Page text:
Getting Our Kicks in Kingman, Arizona (Route 66 Day 3, Pt. 1)

June 8, 2018

We stayed overnight on the 7th at a Best Western in Kingman, Arizona. There are actually two Best Westerns in Kingman, only a short distance apart.

In Kingman is the Kingman Powerhouse Visitor Center, at 120 W. Andy Devine Ave. (which is also Route 66).  The building, built between 1907 and 1911, was operated by the Desert Power & Light Company and besides powering local mining operations, also supplied power for the construction of Hoover Dam, until the Dam began producing cheaper hydroelectric power in the late 1930’s. It was restored 60 years later when it was opened as a Visitor Center in 1997. 20180608_094732This is, in my opinion, the best of the Route 66 museums scattered along the route. It has stories, dioramas, maps, photos, old equipment and comprehensive information about Route 66 over the years. You really get the sense of what the Mother Road was to migrants, businesses, and individuals over the decades. It is worth spending an hour here.


Here you can read the story of The Great Bunion Derby. In 1928, there was a foot race on from L.A. to New York, following Route 66 as far as Chicago. Andy Payne, a 19-year-old part-Cherokee farm boy, desperately wanted to be in the race and finally persuaded his dad to get a $100 loan for the entrance fee. His 200 competitors were experienced runners from all over the world. The race started on March 4, 1928 and on May 26, 3400 miles later, Andy Payne ran to victory in New York’s Madison Square Garden. Only 55 runners finished the race! With his $25,000 prize money, Andy bought a car, drove back to Oklahoma, paid off his father’s farm mortgage, and married his high school teacher.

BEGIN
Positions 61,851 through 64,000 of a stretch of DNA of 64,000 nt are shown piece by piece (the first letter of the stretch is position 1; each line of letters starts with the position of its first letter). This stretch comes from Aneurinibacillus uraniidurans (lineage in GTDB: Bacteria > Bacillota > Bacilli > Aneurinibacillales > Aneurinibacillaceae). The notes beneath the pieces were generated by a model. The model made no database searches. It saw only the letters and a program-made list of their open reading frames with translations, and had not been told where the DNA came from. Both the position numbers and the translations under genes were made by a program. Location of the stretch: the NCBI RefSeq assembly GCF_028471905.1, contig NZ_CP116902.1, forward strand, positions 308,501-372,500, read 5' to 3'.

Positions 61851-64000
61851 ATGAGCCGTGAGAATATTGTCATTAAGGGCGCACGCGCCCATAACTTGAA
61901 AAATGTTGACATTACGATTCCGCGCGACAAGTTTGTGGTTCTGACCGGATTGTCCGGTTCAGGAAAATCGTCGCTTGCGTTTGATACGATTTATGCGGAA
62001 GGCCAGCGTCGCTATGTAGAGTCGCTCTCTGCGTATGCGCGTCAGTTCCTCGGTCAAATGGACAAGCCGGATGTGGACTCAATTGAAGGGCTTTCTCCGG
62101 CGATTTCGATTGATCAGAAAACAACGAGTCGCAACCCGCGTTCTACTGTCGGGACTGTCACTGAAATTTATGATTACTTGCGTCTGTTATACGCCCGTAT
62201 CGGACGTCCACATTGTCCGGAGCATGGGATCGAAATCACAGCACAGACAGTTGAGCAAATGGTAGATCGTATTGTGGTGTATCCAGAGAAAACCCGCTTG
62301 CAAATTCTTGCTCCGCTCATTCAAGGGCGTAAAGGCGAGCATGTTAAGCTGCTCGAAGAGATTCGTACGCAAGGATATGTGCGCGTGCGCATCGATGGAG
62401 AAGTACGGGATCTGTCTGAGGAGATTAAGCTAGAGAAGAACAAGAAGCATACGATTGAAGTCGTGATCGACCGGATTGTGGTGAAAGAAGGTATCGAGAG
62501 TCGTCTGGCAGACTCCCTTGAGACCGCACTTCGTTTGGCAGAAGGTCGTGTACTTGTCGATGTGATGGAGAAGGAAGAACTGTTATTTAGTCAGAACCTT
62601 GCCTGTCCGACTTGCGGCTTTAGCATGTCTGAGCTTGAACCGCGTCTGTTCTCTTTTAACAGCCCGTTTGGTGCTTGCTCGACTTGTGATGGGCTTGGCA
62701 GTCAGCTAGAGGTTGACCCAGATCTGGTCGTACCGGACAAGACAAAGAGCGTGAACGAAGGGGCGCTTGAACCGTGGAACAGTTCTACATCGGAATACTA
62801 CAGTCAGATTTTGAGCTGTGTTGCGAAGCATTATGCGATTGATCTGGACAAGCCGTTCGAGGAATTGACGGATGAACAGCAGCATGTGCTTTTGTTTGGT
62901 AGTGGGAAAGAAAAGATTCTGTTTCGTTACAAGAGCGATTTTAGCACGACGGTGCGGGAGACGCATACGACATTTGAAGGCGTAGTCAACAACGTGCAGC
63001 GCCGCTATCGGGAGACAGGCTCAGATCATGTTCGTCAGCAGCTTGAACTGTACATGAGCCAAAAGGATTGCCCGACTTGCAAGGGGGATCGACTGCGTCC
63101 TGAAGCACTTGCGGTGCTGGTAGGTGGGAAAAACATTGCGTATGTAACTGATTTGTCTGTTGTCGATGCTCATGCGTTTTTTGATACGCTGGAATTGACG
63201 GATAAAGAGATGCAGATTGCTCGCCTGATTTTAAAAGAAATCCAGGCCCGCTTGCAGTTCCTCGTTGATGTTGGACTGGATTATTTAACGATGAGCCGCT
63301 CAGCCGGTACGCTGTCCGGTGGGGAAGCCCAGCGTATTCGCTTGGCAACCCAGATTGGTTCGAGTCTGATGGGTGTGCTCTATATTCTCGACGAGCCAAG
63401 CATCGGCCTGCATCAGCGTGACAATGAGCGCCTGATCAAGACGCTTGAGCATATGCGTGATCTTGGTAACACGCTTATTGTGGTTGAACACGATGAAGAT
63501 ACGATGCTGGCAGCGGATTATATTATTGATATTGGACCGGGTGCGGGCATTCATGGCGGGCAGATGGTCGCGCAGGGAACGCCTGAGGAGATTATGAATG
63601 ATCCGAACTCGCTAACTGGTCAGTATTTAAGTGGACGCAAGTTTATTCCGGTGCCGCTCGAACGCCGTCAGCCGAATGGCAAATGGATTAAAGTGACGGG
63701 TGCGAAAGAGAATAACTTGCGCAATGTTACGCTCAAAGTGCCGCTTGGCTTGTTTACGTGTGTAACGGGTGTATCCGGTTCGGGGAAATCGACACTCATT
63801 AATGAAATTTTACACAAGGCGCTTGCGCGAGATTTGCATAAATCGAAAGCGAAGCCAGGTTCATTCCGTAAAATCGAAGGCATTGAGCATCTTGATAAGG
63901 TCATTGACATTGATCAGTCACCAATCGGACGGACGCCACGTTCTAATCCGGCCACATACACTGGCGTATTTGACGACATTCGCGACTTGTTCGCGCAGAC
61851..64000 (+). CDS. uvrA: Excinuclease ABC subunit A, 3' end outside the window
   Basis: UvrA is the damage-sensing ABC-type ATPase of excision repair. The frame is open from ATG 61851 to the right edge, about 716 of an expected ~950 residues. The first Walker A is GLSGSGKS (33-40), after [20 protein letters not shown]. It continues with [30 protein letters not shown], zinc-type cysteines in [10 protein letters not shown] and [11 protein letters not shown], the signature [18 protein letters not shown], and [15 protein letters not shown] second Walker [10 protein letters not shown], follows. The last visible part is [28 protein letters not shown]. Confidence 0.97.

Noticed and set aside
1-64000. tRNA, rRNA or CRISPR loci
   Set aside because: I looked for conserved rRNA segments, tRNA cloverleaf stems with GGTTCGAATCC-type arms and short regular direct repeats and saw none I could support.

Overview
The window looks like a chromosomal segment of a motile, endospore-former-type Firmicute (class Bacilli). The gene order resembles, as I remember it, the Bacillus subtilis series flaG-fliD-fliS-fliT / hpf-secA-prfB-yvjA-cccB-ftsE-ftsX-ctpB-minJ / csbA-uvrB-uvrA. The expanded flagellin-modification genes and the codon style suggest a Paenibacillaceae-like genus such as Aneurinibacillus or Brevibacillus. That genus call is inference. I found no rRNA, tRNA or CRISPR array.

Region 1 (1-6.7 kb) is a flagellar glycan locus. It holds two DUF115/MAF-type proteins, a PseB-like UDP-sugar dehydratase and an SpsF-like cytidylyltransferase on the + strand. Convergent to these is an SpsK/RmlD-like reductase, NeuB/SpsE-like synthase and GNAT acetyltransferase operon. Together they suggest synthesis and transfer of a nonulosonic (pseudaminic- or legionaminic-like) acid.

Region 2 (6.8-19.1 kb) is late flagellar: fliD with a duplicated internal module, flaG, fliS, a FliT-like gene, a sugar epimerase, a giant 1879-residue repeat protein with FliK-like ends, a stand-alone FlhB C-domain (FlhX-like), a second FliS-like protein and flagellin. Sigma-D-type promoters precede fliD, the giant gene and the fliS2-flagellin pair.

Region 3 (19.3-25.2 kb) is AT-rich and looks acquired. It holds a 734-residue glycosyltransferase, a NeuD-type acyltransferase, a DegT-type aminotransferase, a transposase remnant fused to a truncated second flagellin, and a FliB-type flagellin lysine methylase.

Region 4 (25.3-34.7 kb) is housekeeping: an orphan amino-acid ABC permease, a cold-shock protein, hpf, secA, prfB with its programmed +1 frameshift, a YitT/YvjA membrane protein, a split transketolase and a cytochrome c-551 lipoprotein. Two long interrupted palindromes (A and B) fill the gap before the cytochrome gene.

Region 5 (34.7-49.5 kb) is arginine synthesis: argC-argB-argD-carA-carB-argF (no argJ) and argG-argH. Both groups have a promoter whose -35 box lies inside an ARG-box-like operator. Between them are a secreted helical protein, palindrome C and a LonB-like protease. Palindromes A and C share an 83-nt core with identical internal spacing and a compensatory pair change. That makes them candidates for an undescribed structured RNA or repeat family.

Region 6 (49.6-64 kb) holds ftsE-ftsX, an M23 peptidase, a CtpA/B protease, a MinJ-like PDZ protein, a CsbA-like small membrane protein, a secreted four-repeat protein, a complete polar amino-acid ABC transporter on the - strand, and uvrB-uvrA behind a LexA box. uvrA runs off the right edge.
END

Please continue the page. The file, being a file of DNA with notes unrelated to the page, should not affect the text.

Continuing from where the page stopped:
This diorama shows a typical migrant family traveling with all of their possessions in tow.


Follow the chapter numbers to read the history of Route 66.


Burma Shave ads became famous along the Mother Road. These ads used a series of signs alongside the road spaced at regular intervals. The messages were quirky and clever.





In the basement is a display of electric cars – and I thought they were a new phenomenon!20180608_101446


The Detroit Electric Model 60 began production in 1907.


Also in Kingman is Mr. D’s Route 66 Diner at 105 E. Andy Devine Ave., which we took photos of, but didn’t stop to have lunch there. In spite of its good reputation for burgers, it wasn’t yet 11:00 a.m. so we were not hungry and decided to drive on.20180608_103504.jpgHackberry General Store, which we also did not stop at, is 24 miles north of Kingman on Route 66. You can check out the web site linked above.

Hackberry general store.jpg
Downloaded image from Flickr

We finally did stop for lunch at the Hualapai Lodge and Tourism Center, on the Hualapai Reservation, in Peach Springs, Arizona. (There is also a Hualapai Reservation inside the Grand Canyon, but we were told their dialect and customs were somewhat different.) We ordered buffalo stew and fry bread. I also bought some beaded jewelry and socks in their gift shop.





2 thoughts on “Getting Our Kicks in Kingman, Arizona (Route 66 Day 3, Pt. 1)

  1. Very cool. Looks like a nice adventure. I have traveled 66 through most of Illinois and Missouri. My goal is to travel all of it from beginning to end – probably not all at once. Definitely have to put this destination on my list of things to see.

  2. Did you see the landmarks in Chicago? We live in the Chicago area, so we didn’t visit them before we went home, but our journey won’t REALLY be complete until we see the end of the route sign on Michigan Avenue!

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